Macron is thin, elegant, you can just tell he works out, body-shapes, to fit his suit. The sight of him among the Amiens workers, head Eloi among the Morlocks who had risen to importune him, was just another confirmation to me of how physical this new class divide is, how visceral: the elite and the masses just look so goddamn different now, thin v fat, shaped v sprawling, taller v shorter, skin like we were different species, the even nourished tan versus battered and blotched, styled clothes, neat and shaped and draping, versus chain-store baggy. Twenty-five, 30 years ago, our very different fates were not advertised by wholly different bodies. The boss had a suit. He was as fat and wheezy as you were. That’s the appeal of Trump. Twenty grand on that man at any time, and he still looks like a bloke who runs a three-press print shop in Dayton, Ohio, his third wife in the front office doing the books. Macron looks like he was sent from the future, and his wife …

Ah. Let me risk wrath and tell you about Madame Macron, Brigitte. She is — this is more French than a frog riding a lemon to get an eclair — she is the 64-year-old former teacher of the 39-year-old Macron. OK, strap in. They met while she was directing a school production of a Milan Kundera play Jacques et son Maitre,** and he was the 15-year-old lead. His parents thought he was having a thing with Brigitte’s daughter, 15-year-old Laurence (yes, daughter), who is now, of course, his 39-year-old stepdaughter, and the mother of several of his step-grandchildren. Ah, you threw up in your mouth a little then, didn’t you? They removed him from the school, and he vowed he would marry Brigitte when she divorced her husband, a banker she married in 1974, three years before Macron was born. Brigitte and Emmanuel – could there be a better name for this couple – were married in 2007. A young man, a grandmotherly woman beside? Ha! She’s gold of hair and skin, and sports black leather jackets, because this is Frrrrrrance.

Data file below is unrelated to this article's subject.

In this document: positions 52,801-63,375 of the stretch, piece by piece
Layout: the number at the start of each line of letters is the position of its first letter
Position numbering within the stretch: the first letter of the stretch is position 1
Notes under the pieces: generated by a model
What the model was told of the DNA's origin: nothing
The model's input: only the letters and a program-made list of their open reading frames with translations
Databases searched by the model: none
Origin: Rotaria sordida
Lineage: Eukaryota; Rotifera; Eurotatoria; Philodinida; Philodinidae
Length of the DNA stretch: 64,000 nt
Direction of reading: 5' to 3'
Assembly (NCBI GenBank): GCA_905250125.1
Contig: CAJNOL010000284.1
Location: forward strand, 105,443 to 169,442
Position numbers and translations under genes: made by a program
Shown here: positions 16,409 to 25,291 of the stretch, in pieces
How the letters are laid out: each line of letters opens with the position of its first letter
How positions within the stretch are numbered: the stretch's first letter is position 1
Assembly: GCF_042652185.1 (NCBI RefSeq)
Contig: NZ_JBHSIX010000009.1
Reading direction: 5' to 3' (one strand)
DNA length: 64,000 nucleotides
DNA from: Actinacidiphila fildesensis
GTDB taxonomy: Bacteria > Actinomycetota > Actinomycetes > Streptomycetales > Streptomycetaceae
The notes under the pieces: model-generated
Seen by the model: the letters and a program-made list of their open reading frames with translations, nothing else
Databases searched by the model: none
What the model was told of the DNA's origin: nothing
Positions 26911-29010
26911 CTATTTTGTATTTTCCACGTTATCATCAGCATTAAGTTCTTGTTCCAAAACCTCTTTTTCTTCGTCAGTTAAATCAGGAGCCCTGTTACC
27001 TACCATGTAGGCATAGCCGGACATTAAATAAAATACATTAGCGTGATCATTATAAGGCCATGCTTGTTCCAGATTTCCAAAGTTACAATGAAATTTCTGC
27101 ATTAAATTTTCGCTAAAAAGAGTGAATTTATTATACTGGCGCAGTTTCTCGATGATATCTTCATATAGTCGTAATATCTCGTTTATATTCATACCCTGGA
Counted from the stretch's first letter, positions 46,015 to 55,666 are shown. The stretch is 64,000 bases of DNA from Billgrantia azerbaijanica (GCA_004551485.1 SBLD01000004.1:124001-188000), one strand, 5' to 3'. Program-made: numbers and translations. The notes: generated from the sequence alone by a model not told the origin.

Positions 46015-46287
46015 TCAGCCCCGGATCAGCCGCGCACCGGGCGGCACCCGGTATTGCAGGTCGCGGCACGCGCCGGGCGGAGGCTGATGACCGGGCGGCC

Does this matter? It shouldn’t, because love blah blah blah and there are any number of Guardian articles about this — there will be a whole Guardian edition on this, I would warrant — but of course it does. Anglo news sources say the French accept it, but they really don’t. “If he needs a second mother, I don’t want him running France” was a phrase I had heard reported up the country a few days earlier, and the sentiment is widespread among some classes. Lucky for Macron, it’s pretty much the one that runs between him and Le Pen’s National Front. For those who don’t like it, they really don’t like it, a sense that the elites don’t look like they do, live like they do.

That’s a tangent, but it was pinging around my head in the long wait for Macron, in this Google logo expo parc, this non-France, non-anywhere. Last week’s wait for Hamon in La Place de la Republique had been Debordian, the empty spectacle in the revolutionary city. This was Houellebecqian, the world on the outskirts of itself. But finally, finally, Macron came bounding to the front of us. “I’m sorry, I’m sorry we were- there was a bit of fun …”, and he’s off into a speech.

[Rundle: for France’s traditional left, le fin]

Later, people were saying that his encounter with the Amiens workers was the start of the Macron campaign, because he basically had to talk his way out of the crush. Should that be the case, they will have done him a favour, because the first three days after Sunday’s result were a nothing, Macron holed up with powerbrokers as Marine Le Pen blitzed the country, her canny team coming up with one stunt after another. Fourteen days she’s got to swing this 65-35 or even 70-30 divide — if that’s accurate — and she’s everywhere, always on the cafe-bar TV, at morning markets in the dark, with fisherfolk on the coast, back in Paris with pissed-off, gang-harassed white banlieusards, there seem to be three of her.

She resigned the leadership of the National Front on Tuesday, a stunt. She ambushed Macron at Whirlpool, a stunt. But there is a sense of life and fight about it. To me, it has exactly the spirit and air of Trump’s fightback after the conventions, when he broke through by having four, five rallies a day, and made the determination and stamina itself an electoral force. Le Pen doesn’t have the time he did to catch up, but she’s got the same determination. And Macron has shown the same bewildering diffidence as did Hillary, when she disappeared for weeks into a whirl of fundraisers, seen only getting in and out of limos. He has more reason — reason? temptation — to be complacent, more, if that were possible, to lose. France is the hat-trick. Marine Le Pen’s highly unlikely victory would be decisive, because it was so. The narrow Brexit and Trump wins would be resituated entirely. Macron would be the man who lost the West. He should have been out fighting from Day One.